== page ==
Then, literally overnight in many cases, this all changed. Thanks to the sudden arrival of the uninvited guest Corona, hordes of office workers around the world switched to working from home on an almost permanent basis and, for the first time I can remember, the morning traffic news announced the complete absence of jams. Almost two years on, many companies have already announced that a future even beyond the pandemic will be a hybrid: travelling to work every day will be for many, if not most, in developed economies, something that remains in the past. While our attention was focussed elsewhere, the concept of virtual mobility arrived and established itself as part of daily life.
That this radical change will influence both the use and ownership of cars (whatever their source of motive power) is self-evident. Automation will, more arguably, do the same. For our ageing hero of part two, car ownership had become both uneconomic and unnecessary; any time he wanted to go somewhere, he just asked his smartwatch to send a self-driving car his way. For some this is a dream, for others a nightmare. When it will get here is anyone’s guess; as a number of commenters remarked, full self-driving has turned out to be a much thornier problem for artificial intelligence than many thought, more akin to general intelligence than the narrow, well-defined activities computers are good at; and I don’t predict a Tesla passing the Turing test any time soon.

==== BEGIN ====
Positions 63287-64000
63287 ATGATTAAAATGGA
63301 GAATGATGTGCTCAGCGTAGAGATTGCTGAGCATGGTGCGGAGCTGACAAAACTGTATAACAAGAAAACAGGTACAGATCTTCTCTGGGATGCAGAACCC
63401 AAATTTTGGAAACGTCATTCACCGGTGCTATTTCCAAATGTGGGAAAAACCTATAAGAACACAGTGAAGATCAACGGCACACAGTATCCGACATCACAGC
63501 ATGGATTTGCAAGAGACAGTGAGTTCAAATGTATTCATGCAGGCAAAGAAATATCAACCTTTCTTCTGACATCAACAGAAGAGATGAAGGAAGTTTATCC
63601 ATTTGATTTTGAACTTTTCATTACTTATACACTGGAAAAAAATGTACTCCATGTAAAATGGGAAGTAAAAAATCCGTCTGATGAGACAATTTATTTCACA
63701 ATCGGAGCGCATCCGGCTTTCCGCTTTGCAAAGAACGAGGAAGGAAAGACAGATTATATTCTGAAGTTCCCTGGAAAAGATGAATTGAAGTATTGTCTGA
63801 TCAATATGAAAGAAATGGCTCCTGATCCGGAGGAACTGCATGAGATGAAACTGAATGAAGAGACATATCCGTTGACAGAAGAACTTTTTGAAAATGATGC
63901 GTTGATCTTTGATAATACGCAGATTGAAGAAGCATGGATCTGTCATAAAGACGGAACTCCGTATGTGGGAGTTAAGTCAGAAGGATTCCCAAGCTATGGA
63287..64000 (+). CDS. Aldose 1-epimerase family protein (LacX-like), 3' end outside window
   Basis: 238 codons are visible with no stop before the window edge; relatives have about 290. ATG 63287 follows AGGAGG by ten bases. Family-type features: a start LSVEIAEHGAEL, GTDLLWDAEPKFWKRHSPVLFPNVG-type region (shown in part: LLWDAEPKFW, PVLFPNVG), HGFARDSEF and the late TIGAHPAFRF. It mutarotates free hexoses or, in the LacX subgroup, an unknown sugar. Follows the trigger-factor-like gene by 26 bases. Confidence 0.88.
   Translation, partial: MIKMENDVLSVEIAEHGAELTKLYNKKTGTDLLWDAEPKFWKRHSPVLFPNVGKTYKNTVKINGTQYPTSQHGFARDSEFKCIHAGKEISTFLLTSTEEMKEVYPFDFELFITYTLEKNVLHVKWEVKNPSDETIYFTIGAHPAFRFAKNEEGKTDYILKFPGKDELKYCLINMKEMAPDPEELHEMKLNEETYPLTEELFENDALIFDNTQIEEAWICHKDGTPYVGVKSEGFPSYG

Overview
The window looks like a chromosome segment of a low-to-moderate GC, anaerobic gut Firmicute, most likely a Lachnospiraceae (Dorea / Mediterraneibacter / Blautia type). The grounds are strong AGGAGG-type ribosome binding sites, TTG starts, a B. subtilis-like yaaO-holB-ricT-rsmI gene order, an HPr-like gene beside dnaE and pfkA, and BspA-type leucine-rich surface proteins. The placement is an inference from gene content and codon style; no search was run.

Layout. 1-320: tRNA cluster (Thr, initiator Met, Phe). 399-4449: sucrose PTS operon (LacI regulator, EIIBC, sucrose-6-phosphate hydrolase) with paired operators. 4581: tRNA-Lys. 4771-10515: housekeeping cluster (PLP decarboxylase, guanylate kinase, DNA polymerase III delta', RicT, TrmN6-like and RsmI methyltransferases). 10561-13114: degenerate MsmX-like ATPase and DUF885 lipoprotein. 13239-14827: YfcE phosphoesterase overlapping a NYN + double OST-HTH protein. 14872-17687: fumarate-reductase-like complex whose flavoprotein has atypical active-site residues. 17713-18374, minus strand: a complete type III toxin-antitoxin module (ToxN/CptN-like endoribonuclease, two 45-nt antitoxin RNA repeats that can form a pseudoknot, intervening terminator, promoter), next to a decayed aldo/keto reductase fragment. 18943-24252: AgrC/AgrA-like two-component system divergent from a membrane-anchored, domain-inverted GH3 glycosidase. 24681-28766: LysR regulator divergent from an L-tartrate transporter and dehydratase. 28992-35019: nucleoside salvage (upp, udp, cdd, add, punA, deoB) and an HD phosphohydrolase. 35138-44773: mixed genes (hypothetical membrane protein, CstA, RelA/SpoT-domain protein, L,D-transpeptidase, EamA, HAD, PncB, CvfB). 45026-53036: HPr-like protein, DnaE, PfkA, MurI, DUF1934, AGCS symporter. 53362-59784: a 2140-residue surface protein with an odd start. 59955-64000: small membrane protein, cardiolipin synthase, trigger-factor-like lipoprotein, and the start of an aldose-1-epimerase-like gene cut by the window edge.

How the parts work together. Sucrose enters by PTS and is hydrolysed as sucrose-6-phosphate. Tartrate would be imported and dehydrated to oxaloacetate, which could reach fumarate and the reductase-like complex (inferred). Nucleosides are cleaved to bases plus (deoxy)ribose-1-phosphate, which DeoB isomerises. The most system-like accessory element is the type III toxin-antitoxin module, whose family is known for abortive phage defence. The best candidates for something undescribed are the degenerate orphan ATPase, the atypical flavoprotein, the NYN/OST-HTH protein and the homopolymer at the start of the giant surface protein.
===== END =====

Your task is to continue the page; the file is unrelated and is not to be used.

Despite the difficulty of the automation problem, I consider it likely that fully self-driving cars will become a reality in the coming decades. In any case, as demonstrated above, they are merely one of several factors that will drive people away from individual car ownership and use in years to come. Smartphone-linked car sharing, rental and taxi services are already a commonly used reality and when the need to be elsewhere for work is permanently reduced, why go to the trouble of owning and maintaining a large, depreciating lump of rolling metal? The concept of car ownership was already becoming rather old-fashioned, as the rise of personal lease plans had shown.
So, where does this leave us car enthusiasts? What is this story’s end? I think it ends with a mix of what was proposed in the first two parts of this series: The classic car world in which a few significant and collectable, or just much-loved, ICE vehicles will survive and be used (with some restrictions, undoubtedly) and driving days designed for enthusiasts, featuring appropriate machines on non-public roads.
Is this a happy or a sad ending? Utopia or dystopia? In truth, it is neither; merely a logical conclusion to how things are developing and a necessary response to the environmental damage our societies and economies continue to cause. I won’t claim my own prediction doesn’t make me sad, because it does. Nor will it stop me from continuing to use my old MG for as long as I think I can responsibly do so and, in all likelihood, I’ll be one of the nostalgic enthusiasts queueing up for a go in an electric Caterham Seven in thirty years time. Who knows, maybe it will even be in Prisoner colours.